Can't do a Permanent Redirect to tell Google about new URL

  • MikeGibbs
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Post 3+ Months Ago

Hi guys,

Some of you have have seen my previous post (a couple of months back now) regarding Google not recognising keywords in a URL if they are capitalised. For example, the keyword phrase 'the keyword' would be recognised in 'www.asite/the_keyword.html' but not in 'www.asite/The_Keyword.html'.

IPrior to this, I changed my URLs to have keywrod phrases in them but (not realising the consequences) they all had mixed case (capital at the start of every word) as I thought it made them read easier.

Anyway, I've now changed the URL again so that it is all lower case.

When I did this before, I changed the old url to have a permanent redirect (301) to help let the search engine know that there was no funny business going on.

BUT, because I'm just changing the case of the file name, this no longer works. Why - well having two file names on the server with different case (but same spelling) just serves to get the Apache web server confused and prompt the use to choose which file they want - which is very bad.

Thus, I've just removed the old Upper case ones at the moment - but am now worried that the search engine might not see the change in a positive light. Now, I'm assuming here that Apache automatically creates the redirect (I certainly don't) but have no idea what sort of redirect it is.

Does anyone else have experience of this?

Alternatively, do people know ...
1. What sort of redirect would be created by Apachae (or how I find this out).
2. If Google will penalise me for changing th name (note that some of the old URLs had a PR and the new ones have none).

Thanks,

Mike
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Post 3+ Months Ago

  • rtchar
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Post 3+ Months Ago

I have changed case in file names (when porting to *nix servers), and None of the search engines had a problem with ranking or PR.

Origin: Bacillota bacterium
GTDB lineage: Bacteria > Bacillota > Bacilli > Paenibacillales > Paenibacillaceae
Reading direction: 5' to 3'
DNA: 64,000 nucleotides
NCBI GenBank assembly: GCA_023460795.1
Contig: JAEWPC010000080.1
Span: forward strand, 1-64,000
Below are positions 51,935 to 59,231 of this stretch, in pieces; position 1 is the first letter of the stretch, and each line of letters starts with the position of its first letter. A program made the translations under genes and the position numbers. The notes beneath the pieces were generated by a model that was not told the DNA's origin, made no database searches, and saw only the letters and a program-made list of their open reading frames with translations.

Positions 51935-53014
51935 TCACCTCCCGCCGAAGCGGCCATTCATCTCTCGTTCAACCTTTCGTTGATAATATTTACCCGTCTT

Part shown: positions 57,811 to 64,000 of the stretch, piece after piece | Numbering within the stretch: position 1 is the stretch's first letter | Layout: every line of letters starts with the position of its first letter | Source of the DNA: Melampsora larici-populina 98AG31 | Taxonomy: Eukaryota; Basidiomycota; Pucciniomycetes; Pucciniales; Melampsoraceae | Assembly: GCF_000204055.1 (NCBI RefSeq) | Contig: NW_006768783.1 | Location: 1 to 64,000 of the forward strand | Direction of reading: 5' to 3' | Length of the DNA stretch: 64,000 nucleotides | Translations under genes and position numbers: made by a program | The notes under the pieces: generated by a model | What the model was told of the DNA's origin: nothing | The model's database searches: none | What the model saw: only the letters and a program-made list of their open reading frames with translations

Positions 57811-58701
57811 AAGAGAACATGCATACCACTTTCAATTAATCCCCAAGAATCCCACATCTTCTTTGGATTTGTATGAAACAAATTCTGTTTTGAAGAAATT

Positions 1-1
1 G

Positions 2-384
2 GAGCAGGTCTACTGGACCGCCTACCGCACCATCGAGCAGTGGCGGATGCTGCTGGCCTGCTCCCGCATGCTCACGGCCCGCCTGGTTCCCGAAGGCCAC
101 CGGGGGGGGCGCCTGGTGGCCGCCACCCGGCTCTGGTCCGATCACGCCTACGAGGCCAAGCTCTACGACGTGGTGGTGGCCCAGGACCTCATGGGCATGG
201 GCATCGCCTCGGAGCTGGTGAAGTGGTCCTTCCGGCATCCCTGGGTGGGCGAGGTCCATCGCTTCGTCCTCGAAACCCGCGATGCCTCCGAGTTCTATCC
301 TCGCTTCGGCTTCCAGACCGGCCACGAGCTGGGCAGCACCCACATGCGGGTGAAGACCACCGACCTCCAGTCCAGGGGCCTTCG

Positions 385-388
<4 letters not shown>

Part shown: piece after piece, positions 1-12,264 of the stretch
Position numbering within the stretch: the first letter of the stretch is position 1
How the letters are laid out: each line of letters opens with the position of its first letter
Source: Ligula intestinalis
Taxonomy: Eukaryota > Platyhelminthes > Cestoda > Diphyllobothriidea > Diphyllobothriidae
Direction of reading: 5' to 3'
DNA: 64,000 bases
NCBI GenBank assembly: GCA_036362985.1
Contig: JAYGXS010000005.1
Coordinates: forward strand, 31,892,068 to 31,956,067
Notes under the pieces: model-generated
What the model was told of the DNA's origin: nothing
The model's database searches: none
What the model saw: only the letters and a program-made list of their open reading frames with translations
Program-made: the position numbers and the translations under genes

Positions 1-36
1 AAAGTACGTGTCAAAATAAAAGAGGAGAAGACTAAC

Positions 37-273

Did you also change the path or URL to the file?
  • MikeGibbs
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Post 3+ Months Ago

Hi rtchar,

Thanks for the reply.

The path has remained the same.

However, I checked a page with a known PR and after the case change the PR is lost (though hopefully just until Google re-indexes it). Thus 'SamplePage.php' previously has a PR score but after changing the file name to 'samplepage.php' the page was not recognised by Google.

I wasn't too concerned by this as I hadn't expected Google to treat them as the same page because of the case difference - but just don't know how it views the redirect (or even what sort of redirect takes place as the Apache server does it automatically).

Did you find before that your pages were not indexed for Google for a while whilst the new ones got taken up?

Thanks,

Mike
  • longcall911
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Post 3+ Months Ago

I think you would have been better off using dashes when you renamed your files, sample-page.html. You would have avoided the Apache problem and maintained ease of reading.

Be careful though. One or two dashes are fine, no more. A file name like best-pc-prices-anywhere.com is sure to get nailed by a spam filter.

Also, I've started using an extension of 'shtml' on new pages. These allow server side scripts. So, if you ever have to redirect a specific page, you can by adding the 301 directive to the header.

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